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Joe Biden Tells Congress To Do Its Job & Fill The Vacant SCOTUS Seat

Sometimes it's easy to forget about Vice President Joe Biden. Being second in command to President Obama can do that to a fella. After all, the president is enigmatic, charming, charismatic and oh yeah... the actual president of the United States. It would be hard to step out from under that long shadow, no matter how good Biden might be at his job (and as everything with politics, opinions about his record varies). This week, though, Biden told Congress to do its job and fill the vacant SCOTUS seat, stepping out into the limelight to bring down the boom.

In a candid interview with ATTN editor-in-chief Matthew Siegel this week, Biden was firm in his condemnation of Congress. The GOP Senate's refusal to consider Obama's chosen nominee for the vacant Supreme Court seat, Chief Judge Merrick Garland, is evidence of the dysfunctional nature of Congress, according to Biden. "Everybody worldwide knows how dysfunctional the Congress is now," Biden said. Biden then called on the Republican senators, who continue refusing to consider Garland as a potential nominee, to "do their job", telling Siegel:

In the time we nominated Chief Judge Garland, nobody has questioned his integrity. Nobody has questioned his scholarship. Nobody has questioned his open-mindedness. But they said, We're not going to have a hearing. Nobody is suggesting individual senators have to vote "yes" on any particular presidential nominee. But reading nothing, hearing nothing, is not an option the constitution leaves open.

Garland certainly seemed like a unifying choice by Obama to be elected to the Supreme Court. The Chief Judge of the United States Court of Appeals for the D.C Circuit (arguably the second most powerful court in the United States) is a well-liked moderate with friends and supporters in both parties. Unfortunately the issue doesn't appear to be with Obama's choice, but whether or not he has the right to choose a nominee in his final year as president.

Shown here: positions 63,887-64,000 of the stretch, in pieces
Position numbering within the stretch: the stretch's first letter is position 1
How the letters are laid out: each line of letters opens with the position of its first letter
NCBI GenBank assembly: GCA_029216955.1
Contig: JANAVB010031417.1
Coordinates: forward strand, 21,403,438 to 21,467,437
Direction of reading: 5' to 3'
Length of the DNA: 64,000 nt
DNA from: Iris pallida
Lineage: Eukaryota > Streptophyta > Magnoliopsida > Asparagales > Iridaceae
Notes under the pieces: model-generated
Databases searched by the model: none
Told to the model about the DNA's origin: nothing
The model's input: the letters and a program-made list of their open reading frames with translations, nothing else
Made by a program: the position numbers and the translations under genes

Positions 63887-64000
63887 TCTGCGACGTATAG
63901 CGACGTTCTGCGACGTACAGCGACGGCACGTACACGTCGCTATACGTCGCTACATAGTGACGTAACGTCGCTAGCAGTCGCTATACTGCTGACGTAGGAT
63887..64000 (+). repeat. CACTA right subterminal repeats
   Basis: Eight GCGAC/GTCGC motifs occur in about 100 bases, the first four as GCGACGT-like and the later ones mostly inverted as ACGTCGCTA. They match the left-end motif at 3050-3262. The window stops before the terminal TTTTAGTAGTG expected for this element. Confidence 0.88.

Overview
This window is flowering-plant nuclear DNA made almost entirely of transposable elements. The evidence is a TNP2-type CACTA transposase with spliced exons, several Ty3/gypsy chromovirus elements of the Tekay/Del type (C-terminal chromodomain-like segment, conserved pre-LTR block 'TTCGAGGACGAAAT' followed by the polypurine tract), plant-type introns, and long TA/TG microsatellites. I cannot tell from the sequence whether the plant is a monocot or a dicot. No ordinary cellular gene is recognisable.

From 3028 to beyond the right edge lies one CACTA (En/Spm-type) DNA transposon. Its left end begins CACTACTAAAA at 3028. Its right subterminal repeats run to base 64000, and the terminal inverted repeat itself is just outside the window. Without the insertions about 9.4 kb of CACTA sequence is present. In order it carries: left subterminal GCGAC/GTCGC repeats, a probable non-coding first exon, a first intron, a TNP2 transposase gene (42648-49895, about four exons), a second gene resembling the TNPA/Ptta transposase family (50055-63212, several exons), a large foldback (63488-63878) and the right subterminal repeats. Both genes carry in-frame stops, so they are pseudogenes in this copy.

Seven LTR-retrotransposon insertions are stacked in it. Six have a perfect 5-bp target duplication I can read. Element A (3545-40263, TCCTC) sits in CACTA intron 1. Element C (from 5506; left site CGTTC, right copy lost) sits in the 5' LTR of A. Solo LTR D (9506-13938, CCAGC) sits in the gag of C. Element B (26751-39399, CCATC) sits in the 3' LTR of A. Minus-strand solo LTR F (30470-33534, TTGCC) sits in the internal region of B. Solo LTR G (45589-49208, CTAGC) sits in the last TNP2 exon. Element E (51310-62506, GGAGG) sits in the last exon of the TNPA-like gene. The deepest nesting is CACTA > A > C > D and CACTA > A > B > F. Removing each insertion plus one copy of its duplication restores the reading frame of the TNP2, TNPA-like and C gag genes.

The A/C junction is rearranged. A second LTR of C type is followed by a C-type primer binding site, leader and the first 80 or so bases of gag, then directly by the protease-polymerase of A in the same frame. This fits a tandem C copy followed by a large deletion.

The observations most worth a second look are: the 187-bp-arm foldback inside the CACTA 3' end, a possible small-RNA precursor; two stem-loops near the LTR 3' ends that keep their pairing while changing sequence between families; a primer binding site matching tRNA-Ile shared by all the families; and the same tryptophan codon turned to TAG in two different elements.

Biden has made his thoughts on the matter clear — as have many others. The#doyourjob hashtag on Twitter has been busy calling attention to the lack of accountability in Congress all day, in fact:

Some Republican senators have been quick to call attention to the so-called "Biden rule," based on a Senate floor speech Biden gave in 1992 when he served as Chairman on the Senate Judiciary Committee, when Biden suggested that the Senate could delay considering a presidential nominee to the Supreme Court during an election year. In a statement to CBS News recently, Biden was quick to clarify his beliefs on the matter, saying,

I said and I quote, "If the president consults and cooperates with the Senate or moderates his selections absent consultation, then his nominees may enjoy my support, as did Justices Kennedy and Souter." There is only one rule I ever followed on the Judiciary Committee: that was the Constitution's clear rule of advice and consent.

While the presidential election race continues to heat up and gobble up all of our attention, perhaps it's important to remember that Judge Merrick Garland is still sitting, waiting to find out his fate.

So seat him or don't seat him, Congress. But at least consider him. Joe Biden's orders.